Certain members of executive management expressed anger over the Bank’s submissions having a negative impact on its reputation. They instructed the Bank’s Global Head of Treasury that Société Générale’s submissions should not be among the highest of the non-eliminated banks and should not raise questions about the Bank’s financial stability. Société Générale’s Global Head of Treasury conveyed these executive managers’ concerns and instructions to the members of Treasury responsible for making the submissions. At the direction of these managers, the Bank’s LIBOR and Euribor submitters were to lower the Société Générale’s LIBOR submissions to ensure that there was no further scrutiny from the press or market analysts and to assuage the concerns of the executive management. Société Générale’s submitters followed the instructions, with one manager noting that it was “a total charade.” Société Générale also lowered its Euribor submissions to match the Bank’s lower Euro LIBOR submissions to avoid detection of their false depression of Euro LIBOR because the benchmarks tended to move in tandem.
The Order finds that at times, members of Société Générale’s Treasury Desks expressed discomfort and concern about Société Générale’s submission practices. “We have increased our market funding levels without moving our LIBOR contribution I think we are leaving ourselves exposed to a possible claim of market manipulation … I am extremely uncomfortable with this situation.” Certain members of executive management were informed that submissions did not match what the Bank was paying in the market, being told at one point, “we remain in breach,” “we’re very far away from reality,” and “we’re in cloud cuckoo land with our contributions.” The Bank made false U.S. Dollar LIBOR submissions until at least July 2012 and made false Euro LIBOR and Euribor submissions until at least July 2010.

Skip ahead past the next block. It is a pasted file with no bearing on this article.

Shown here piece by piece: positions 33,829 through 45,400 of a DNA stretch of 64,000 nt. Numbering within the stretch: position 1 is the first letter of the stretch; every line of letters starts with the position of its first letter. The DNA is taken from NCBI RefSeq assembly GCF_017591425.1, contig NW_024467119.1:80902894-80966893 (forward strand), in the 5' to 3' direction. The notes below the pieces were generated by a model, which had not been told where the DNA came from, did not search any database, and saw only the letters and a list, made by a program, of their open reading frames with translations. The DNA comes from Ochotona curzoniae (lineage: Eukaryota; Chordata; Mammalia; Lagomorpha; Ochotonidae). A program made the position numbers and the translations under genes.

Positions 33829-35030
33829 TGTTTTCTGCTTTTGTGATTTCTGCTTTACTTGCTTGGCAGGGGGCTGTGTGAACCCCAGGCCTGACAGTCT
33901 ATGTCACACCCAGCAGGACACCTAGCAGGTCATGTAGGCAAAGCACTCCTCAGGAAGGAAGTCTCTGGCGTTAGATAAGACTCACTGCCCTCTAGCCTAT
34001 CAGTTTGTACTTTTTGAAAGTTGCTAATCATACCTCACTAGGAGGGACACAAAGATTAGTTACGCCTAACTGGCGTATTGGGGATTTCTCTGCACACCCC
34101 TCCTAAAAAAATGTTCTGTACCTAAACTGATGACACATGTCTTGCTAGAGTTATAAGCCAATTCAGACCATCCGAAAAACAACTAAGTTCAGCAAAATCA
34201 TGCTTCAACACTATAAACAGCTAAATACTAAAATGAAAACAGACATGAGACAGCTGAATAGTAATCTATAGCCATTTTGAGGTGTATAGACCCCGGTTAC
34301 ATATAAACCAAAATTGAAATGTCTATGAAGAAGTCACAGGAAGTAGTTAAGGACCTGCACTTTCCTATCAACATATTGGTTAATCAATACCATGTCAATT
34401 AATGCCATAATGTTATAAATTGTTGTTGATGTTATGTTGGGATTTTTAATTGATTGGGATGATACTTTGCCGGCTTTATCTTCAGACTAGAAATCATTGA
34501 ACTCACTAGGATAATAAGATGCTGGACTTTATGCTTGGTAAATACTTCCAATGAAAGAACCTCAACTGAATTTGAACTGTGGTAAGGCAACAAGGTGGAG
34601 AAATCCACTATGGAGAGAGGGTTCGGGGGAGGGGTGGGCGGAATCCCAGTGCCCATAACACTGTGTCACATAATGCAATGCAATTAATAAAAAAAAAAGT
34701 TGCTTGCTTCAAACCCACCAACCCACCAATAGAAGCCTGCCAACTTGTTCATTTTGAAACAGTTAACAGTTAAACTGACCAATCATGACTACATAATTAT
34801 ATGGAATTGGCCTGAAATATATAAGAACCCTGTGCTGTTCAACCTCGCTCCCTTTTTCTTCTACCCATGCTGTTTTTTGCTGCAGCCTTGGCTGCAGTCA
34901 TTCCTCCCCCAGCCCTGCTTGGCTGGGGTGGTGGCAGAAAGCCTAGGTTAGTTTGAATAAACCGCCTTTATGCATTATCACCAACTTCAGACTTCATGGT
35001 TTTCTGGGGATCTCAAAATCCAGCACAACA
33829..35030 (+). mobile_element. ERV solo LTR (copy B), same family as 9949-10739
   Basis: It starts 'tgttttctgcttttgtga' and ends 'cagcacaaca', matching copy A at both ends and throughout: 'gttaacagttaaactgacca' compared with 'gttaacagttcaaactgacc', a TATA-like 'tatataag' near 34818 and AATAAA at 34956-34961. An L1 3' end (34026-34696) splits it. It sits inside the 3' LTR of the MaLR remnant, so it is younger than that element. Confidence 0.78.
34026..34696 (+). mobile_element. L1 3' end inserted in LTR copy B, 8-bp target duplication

According to the Order, as scrutiny of panel banks LIBOR submissions practices intensified and Société Générale’s fear of exposure grew, Société Générale started to gradually increase its submissions, hoping to avoid any market reaction. Société Générale also took steps to conceal its misconduct, including preparing fictitious borrowing costs data to submit to the LIBOR administrator to justify the Bank’s submissions, discussing, dissembling and justifying aberrant deals done at levels above the submissions, and sending false bids for U.S. Dollars into the wider market while telling potential lenders one-on-one that the Bank was willing to pay much higher rates.
These tactics were meant to hide the disconnection between the costs of funds and its U.S. Dollar LIBOR submissions. The Order also finds that upon facing inquiry into their misconduct, members of the Bank’s Treasury desks wanted indemnification letters, discussed that they “played dumb” when questioned about the Bank’s LIBOR submission process and joked that, “I don’t want to go to prison by myself…” and, “You’ll have to bring us oranges when we’re in prison.”